Thinking of leaving a chunk of change to Fido or Fluffy? Think again. “In our current legal system, an animal can’t own property. Some human has to be in charge. A will is a transfer of assets. Once it’s done, there’s no ongoing supervision,” explained Mary Randolph, a non-practicing lawyer and the author of “Every Dog’s Legal Guide” (2007).

Randolph suggests a pet trust. This legal document—recognized in 39 states and the District of Columbia—outlines the continued care and maintenance of domestic animals and names new caregivers or directs trustees to find new homes for pets. “A trustee has a legal duty of carrying out your wishes,” she said.

While owners may simply include their pets as provisions in their wills, Michael Markarian of the Humane Society believes a trust is a better option in case of disability. He said, “Wills may take weeks to be executed and could be contested, but a living trust can be written to immediately take effect.”

Creating one does take time. Select a pet-friendly lawyer or estate planner and expect to pay from $500 to $1,000 for their services. Be sure to consider your pet’s financial future. Some owners make outright gifts of cash for their animals’ care.

Hilary Lane of Louisville, Colo., has set aside $5,000 to offset costs for the person who ends up with her dogs, Luna and Frisbee. Likewise Carol Brown, 72, an antiques dealer in Walpole, N.H., has money set aside for the care of her three Norwich terriers and two horses, should any outlive her. “I didn’t want to place a financial burden on their caregivers,” she said.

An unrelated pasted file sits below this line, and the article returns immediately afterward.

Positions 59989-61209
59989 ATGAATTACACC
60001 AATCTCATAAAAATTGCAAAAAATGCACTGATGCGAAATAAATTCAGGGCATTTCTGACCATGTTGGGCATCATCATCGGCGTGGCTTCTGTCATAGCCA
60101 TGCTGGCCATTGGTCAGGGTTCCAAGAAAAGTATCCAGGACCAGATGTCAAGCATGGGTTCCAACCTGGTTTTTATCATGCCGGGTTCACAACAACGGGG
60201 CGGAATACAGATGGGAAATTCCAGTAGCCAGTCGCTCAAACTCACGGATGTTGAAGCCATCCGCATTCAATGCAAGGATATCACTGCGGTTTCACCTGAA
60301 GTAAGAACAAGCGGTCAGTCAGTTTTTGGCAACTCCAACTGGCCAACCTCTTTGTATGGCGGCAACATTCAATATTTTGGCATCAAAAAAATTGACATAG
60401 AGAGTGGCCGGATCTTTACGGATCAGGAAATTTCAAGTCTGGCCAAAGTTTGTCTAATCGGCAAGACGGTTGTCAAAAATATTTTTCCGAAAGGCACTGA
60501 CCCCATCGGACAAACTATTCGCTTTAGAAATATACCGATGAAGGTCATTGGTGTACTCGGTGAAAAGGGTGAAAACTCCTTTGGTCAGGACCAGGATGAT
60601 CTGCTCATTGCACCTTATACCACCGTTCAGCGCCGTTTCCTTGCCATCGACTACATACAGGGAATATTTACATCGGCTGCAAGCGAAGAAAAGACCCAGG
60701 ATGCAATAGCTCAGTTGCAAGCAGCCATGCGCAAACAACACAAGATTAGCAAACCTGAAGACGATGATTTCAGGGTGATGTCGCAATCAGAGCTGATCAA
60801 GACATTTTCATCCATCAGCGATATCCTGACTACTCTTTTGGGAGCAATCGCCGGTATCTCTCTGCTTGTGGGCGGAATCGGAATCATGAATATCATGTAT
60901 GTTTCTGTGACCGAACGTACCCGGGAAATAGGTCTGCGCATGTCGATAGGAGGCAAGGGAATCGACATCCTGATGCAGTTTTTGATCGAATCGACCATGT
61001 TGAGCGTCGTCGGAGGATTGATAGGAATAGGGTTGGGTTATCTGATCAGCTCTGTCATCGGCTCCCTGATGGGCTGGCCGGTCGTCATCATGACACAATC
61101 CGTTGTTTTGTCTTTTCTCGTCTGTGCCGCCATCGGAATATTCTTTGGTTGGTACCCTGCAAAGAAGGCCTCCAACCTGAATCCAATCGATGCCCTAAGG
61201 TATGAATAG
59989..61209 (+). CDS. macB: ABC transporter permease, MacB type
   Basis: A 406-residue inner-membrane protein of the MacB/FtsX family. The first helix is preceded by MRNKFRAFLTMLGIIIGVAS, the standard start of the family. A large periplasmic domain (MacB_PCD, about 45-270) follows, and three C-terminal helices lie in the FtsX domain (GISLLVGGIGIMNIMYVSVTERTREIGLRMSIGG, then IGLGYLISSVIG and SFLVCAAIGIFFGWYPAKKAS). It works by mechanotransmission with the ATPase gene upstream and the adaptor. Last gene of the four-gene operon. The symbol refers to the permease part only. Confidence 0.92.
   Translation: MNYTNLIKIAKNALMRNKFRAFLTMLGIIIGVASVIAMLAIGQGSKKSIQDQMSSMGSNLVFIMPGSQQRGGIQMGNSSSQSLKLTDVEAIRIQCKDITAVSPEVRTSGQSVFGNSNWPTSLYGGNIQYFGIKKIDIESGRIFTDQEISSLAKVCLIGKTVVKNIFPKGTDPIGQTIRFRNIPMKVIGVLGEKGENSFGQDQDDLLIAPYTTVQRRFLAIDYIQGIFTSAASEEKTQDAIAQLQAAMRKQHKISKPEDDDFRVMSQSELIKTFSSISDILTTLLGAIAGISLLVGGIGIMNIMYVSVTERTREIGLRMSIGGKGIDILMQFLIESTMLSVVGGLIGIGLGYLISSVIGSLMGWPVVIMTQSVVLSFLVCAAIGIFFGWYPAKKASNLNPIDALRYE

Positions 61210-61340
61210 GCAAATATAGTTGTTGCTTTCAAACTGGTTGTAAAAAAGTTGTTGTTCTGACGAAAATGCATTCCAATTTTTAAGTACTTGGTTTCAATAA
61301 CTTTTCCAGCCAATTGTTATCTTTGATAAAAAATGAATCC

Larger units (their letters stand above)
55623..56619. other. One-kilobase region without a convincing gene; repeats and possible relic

Some animal lovers don’t advertise the fact that money is part of the deal. One pet owner who wishes to remain anonymous reveals that upon her death, there are 10 people listed as potential trustees to take care of her male cat. What the new caregiver won’t know at first is that the estate is instructed to award the person $10,000 if the feline is still with him or her after six months. “I want someone to take him out of the kindness of their heart and be rewarded if they keep him and fall in love with him like I did,” she explains.

Others leave money to be distributed over time—monthly, annually, or as reimbursement for expenses.